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Longtime Lindenhurst company moves within town after selling flagship

The company got a 30 percent abatement on its property taxes for 12 years, paying $958,973 over that period, saving $412,030, according to the IDA.

Richard Sirlin, president of Lakeville Kitchen & Bath, speaks about the company’s history as they relocate from Lindenhurst to Farmingdale and West Babylon.  (Credit: Newsday / Rachel O’Brien)

Lakeville Kitchen & Bath, a fixture in the Lindenhurst community that sold its headquarters to an apartment complex developer, relocated to West Babylon and Farmingdale thanks in part to a tax break.

The company sold its longtime property off East Hoffman Avenue, across from the Lindenhurst train station, to East Setauket-based Tritec Real Estate for $7.5 million, as part of a total $11.4 million acquisition. Tritec plans to build a 260-unit apartment complex.

The new showroom and offices are at 140 Broadhollow Rd. in Farmingdale, along what’s known as “furniture alley” because of the prevalence of furniture stores, while 45 Cabot St. in West Babylon is home to the warehouse and distribution center.

Lakeville president Richard Sirlin said while the Broadhollow Road location was a good fit for the showroom, the expensive real estate prohibited the company from locating the warehouse there.

“As a priority, what was very important to us was to stay within the Town of Babylon because that’s where our customers know we are,” Sirlin said during a ribbon cutting Wednesday morning in the new warehouse.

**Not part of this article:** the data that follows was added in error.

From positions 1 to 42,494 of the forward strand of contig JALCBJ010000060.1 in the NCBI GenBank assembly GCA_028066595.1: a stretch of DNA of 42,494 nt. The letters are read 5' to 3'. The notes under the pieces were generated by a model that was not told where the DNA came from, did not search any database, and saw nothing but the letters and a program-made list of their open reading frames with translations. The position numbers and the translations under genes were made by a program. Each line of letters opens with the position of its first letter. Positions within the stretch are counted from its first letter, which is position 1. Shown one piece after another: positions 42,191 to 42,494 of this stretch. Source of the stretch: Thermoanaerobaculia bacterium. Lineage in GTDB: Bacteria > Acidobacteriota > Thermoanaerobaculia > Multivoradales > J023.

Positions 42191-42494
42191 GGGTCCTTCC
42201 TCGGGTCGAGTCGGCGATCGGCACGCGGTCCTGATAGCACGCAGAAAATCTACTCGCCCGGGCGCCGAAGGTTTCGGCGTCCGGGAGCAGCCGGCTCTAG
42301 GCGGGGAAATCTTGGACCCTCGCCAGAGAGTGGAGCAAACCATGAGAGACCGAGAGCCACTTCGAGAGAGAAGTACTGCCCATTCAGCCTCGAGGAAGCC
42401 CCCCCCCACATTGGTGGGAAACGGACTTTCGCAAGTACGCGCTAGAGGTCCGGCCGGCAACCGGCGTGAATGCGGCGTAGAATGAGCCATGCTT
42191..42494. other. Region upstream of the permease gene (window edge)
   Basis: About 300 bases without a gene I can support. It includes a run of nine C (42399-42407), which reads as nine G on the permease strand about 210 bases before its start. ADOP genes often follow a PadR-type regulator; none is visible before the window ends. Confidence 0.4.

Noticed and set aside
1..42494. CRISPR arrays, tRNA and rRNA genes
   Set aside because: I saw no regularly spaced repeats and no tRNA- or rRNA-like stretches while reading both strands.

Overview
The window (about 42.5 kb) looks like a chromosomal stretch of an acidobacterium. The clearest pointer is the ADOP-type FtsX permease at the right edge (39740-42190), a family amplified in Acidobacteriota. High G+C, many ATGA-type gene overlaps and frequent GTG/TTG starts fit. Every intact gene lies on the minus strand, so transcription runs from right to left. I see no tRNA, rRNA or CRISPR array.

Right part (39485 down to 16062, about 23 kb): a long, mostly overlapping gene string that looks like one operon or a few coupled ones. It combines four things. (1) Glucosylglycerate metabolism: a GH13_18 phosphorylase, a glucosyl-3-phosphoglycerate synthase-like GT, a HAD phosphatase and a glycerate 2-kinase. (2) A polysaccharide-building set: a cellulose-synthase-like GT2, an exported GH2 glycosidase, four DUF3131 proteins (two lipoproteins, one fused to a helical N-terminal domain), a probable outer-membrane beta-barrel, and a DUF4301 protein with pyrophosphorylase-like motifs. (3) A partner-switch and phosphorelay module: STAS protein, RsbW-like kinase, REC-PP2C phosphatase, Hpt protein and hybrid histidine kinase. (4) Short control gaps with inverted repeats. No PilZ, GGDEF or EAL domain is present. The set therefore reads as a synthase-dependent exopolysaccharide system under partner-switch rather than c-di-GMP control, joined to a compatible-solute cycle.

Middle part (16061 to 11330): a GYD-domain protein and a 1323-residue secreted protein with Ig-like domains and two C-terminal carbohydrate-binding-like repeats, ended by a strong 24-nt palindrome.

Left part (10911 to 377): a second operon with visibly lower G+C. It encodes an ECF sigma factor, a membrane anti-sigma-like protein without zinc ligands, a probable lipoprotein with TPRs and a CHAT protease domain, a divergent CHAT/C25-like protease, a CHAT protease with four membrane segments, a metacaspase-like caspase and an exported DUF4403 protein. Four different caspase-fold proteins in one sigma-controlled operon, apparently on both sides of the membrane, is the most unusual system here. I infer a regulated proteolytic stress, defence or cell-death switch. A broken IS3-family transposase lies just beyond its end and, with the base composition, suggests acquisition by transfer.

All of the approximate 35 employees moved with the company.

The company got a tax abatement from the Babylon Industrial Development Agency, a public authority that grants tax breaks to projects with industrial uses or workforce housing and that create or retain jobs.

“With the help of the Babylon IDA, we were able to stay within the township,” Sirlin said.

The company got a 30 percent abatement on its property taxes for 12 years, paying $958,973 over that period, saving $412,030, according to the IDA. The company will also save $43,125 on sales tax for new purchases.

“We felt this was a great story and a great thing to be involved in,” IDA CEO Tom Dolan said at an IDA meeting earlier that morning.

The business began in 1935 as a company manufacturing kitchen and bath cabinets before moving over to supplying cabinetry.

IDA chairman Ramon Accettella Jr. said he worked with the company earlier in his career.

“It’s amazing watching them grow,” he said. “Keeping them here is a real tribute.”

Note: An earlier version of this story incorrectly reported the property purchase price.

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